Colonoscopy Preparation and Aftercare

Low residue foods are easy for the body to digest and absorb, resulting in less stool. Before a colonoscopy, the day before your procedure, your GI doctor will instruct you to begin the bowel preparation. This helps clean out your colon so that it can be thoroughly examined.

Just like your muscles after an intense workout, the intestines need to rest and recuperate after a colonoscopy or bowel surgery. A diet low in fiber allows the digestive tract to slowly recover instead of rushing a return to normal function.

Choose or Refuse: Food on a Low Residue Diet 

We’ve provided a helpful list of foods to choose and foods to avoid, so check it out below!

Breads, pasta, cereal, and other starches 

  • EAT: 
    • White bread, biscuits, muffins; white pasta; white rice; cornflakes; cooked potatoes without skin; crackers without wheat, nuts, or seeds
    • Fiber content: Less than 0.5 gram per serving 
  • DO NOT EAT:
    • Whole wheat or whole grain breads and pasta; breads with seeds or nuts; wild or brown rice; whole-grain cereals; bran cereals; coconut; dried fruit; oatmeal 

Milk, dairy, and other beverages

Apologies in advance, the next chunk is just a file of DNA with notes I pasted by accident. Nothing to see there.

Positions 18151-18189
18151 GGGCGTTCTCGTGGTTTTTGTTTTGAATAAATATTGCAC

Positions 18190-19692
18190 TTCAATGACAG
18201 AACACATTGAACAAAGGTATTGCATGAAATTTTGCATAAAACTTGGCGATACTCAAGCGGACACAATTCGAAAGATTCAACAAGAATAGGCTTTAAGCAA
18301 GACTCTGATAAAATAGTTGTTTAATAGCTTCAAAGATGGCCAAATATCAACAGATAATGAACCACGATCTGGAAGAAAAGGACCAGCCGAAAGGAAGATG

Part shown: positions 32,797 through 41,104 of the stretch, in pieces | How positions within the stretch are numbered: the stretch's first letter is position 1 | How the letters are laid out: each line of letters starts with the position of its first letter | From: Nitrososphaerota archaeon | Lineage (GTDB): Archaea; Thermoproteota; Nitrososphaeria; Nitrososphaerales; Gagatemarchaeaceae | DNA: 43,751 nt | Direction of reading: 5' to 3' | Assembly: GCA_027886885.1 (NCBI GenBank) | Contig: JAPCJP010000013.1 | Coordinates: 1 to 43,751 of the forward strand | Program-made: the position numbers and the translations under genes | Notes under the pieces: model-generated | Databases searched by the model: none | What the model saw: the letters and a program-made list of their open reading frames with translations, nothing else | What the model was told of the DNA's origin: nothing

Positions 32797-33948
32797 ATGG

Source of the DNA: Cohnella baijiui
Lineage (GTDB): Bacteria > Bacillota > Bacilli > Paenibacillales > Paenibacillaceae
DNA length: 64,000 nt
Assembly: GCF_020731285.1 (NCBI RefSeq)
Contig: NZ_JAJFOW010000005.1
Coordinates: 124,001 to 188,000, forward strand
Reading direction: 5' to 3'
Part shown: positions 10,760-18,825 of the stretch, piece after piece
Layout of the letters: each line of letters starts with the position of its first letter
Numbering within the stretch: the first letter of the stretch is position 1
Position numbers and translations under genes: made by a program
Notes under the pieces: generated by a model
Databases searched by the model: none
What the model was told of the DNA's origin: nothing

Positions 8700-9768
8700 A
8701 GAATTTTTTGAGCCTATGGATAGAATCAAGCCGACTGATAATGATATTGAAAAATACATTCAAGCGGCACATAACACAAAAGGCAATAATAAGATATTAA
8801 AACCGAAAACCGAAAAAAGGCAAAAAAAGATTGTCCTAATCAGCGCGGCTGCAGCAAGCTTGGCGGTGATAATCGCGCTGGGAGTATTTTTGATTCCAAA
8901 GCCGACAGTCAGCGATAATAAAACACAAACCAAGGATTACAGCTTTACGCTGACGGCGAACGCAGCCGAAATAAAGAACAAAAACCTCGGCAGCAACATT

• DRINK: 
    • Milk; smooth yogurt; ice cream; cheese and cottage cheese; coffee; tea; decaffeinated beverages; carbonated beverages limited to one cup per day 
  • DO NOT DRINK: 
    • Ice cream or yogurt with seeds, nuts, or chunks of fruit; alcohol

Fruit

  • EAT: 
    • Ripe banana; ripe peach, nectarine, papaya, or plum; soft honeydew melon and cantaloupe; cooked or canned fruit without skin or seeds; strained fruit juice (without pulp) 
  • DO NOT EAT: 
    • Raw or dried fruit; all berries; raisins; prunes and prune juice 

Vegetables 

  • EAT: 
    • Well-cooked or canned vegetables without seeds
    • Eggplant, green beans, carrots, yellow squash, pumpkin, beets
  • DO NOT EAT: 
    • Vegetables with seeds; green peas; lima beans; broccoli; corn; tomatoes; fried vegetables; V8 juice 

Meats and proteins 

  • EAT: 
    • Tender, well-cooked meat including meat, poultry, and fish; eggs; tofu; creamy peanut butter 
  • DO NOT EAT: 
    • Tough, chewy meat with gristle; peanuts and crunchy peanut butter 

Fats, oils, sauces, condiments 

  • EAT: 
    • Butter, margarine, oils, whipped cream; mayonnaise; smooth dressings and sauces; smooth condiments
    • Limit 1-2 teaspoons per meal 
  • DO NOT EAT 
    • Dressings with seeds or fruit chunks; pickles and relishes 

Questions? Contact Charleston GI Today! 

A low residue diet is often highly effective in managing symptoms of certain inflammatory bowel diseases. It can also help prepare for or recover from a procedure. But a low residue diet is not recommended for everyone, so be sure to consult your local GI specialist before making lifestyle changes.

Here at Charleston GI, we’ve made quality care more convenient than ever, with four convenient Charleston area locations to choose from – in West Ashley, Mount Pleasant, Summerville, and Carnes Crossroads. There’s no referral needed, so schedule your appointment today with your local GI specialists today!